Since becoming CEO in 2002, the 58-year-old helped transform the company from a commodity-trading house into a diversified mining group. He’s the second-biggest shareholder with an 8.4 percent stake. His fortune, which was estimated at $7.3 billion in July 2014, fell to $1.4 billion at the close of trading Monday, according to the Bloomberg Billionaire Index.

How does Glencore make money?

Of its $4.6 billion in first-half 2015 earnings before interest, taxes, depreciation and amortisation, 74 percent came from mining, energy and agriculture, and 26 percent from trading.

How have shareholders fared?

The stock has lost 87 percent on a total-return basis since it began trading in May 2011, compared with a 65 percent decline in the MSCI World Metals & Mining Index. Most of the losses have come in 2015. The stock is the worst performer on the UK FTSE 100 Index this year, falling 77 percent.

What’s the trading risk?

An erosion of Glencore’s credit rating could impact its trading. While futures involve an exchange clearinghouse that guarantees trades, counterparties in other transactions may demand Glencore add collateral to back contracts if its credit rating deteriorates. However, because Glencore is a producer of raw materials, many of its positions may be designed to provide protection from a drop in prices. If so, they probably increased in value during the slump. Glencore’s impact on the rest of the market may not be big. Over-the-counter commodity swaps contracts had a notional value of $1.9 trillion at the end of 2014.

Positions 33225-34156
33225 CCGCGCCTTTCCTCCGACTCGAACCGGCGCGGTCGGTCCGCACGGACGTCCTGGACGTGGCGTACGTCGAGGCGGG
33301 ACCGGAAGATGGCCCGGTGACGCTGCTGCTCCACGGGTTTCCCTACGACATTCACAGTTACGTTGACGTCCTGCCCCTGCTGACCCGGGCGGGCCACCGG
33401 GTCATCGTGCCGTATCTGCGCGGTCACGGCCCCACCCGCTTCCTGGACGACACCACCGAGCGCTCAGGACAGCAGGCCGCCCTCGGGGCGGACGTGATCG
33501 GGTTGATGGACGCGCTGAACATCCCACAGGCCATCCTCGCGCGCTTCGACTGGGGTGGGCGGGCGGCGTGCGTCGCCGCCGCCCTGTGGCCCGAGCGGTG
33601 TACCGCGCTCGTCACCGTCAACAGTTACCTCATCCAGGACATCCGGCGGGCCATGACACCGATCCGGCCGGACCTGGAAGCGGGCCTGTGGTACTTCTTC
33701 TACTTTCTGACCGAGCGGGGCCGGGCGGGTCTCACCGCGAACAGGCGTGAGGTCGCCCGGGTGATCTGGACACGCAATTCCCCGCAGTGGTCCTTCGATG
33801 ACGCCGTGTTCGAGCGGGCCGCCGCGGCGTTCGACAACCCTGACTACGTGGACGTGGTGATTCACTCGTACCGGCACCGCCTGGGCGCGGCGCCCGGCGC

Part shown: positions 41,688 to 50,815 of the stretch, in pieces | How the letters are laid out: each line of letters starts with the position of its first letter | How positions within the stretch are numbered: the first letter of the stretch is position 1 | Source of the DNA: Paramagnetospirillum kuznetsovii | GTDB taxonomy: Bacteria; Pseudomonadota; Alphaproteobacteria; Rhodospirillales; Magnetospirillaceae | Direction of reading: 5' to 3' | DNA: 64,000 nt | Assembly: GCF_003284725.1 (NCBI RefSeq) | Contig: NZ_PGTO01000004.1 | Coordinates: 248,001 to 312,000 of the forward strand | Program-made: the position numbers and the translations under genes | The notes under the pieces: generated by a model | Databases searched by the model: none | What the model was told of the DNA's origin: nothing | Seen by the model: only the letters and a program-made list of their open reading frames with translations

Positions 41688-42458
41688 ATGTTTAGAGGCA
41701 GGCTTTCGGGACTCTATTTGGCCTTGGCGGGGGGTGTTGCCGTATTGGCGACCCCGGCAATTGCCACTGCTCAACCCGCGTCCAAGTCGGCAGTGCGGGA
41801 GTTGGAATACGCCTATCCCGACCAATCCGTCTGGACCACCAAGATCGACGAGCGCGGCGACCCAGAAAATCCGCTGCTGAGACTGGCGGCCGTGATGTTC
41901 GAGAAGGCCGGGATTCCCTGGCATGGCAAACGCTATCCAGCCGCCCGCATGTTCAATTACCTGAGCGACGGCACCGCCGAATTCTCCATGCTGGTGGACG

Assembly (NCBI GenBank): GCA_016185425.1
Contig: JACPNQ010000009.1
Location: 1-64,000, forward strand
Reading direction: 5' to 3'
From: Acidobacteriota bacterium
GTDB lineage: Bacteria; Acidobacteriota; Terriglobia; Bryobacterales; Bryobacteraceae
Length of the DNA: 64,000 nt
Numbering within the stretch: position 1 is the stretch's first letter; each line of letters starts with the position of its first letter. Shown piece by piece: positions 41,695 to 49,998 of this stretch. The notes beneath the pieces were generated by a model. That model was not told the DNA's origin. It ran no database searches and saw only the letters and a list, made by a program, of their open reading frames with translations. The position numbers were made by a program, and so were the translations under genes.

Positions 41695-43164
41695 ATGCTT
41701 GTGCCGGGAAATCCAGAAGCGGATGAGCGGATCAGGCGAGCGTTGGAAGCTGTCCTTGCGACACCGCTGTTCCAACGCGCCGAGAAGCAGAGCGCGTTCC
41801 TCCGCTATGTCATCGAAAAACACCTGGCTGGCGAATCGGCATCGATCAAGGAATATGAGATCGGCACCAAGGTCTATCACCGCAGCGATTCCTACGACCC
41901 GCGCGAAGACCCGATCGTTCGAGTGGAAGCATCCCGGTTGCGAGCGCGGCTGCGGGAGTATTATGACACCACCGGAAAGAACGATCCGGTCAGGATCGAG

What else is at risk?

Equity holders may be left with little value unless commodity prices recover, Investec said in a report on Monday. And of course, any bondholders stand to lose out too. Beyond that, any analysis of whether problems at the trader might create systemic risk probably would focus on financial companies that are trading partners. The failure of big commodity traders is “not analogous to Lehman in any way,” Pirrong said. “Glencore or these other companies are moving not because there is a contagion but because they are all affected by the same bad fundamentals.”

How much debt does Glencore have?

As of June 30, the company reported net debt of $29.55 billion.

Who regulates the company?

There’s no national or supranational entity regulating commodity-trading companies, according to Pirrong. Still, some of Glencore’s activities are subject to supervision by regulators. For instance, its American futures trading falls under the jurisdiction of the US Commodity and Futures Trading Commission. The Financial Conduct Authority provides the same role in the UK.

Who are Glencore’s competitors?

Competitors include energy traders Trafigura Beheer BV, Noble Group, Vitol SA; copper producers including Chile’s Codelco, Freeport-McMoRan, BHP Billiton and Rio Tinto; zinc suppliers like Korea Zinc Company, Nyrstar NV, and Brazil’s Votorantim Industrial SA.

* With assistance from Juan Pablo Spinetto in Rio de Janeiro, Matthew Leising in New York and Jesse Westbrook in London


Related Topics: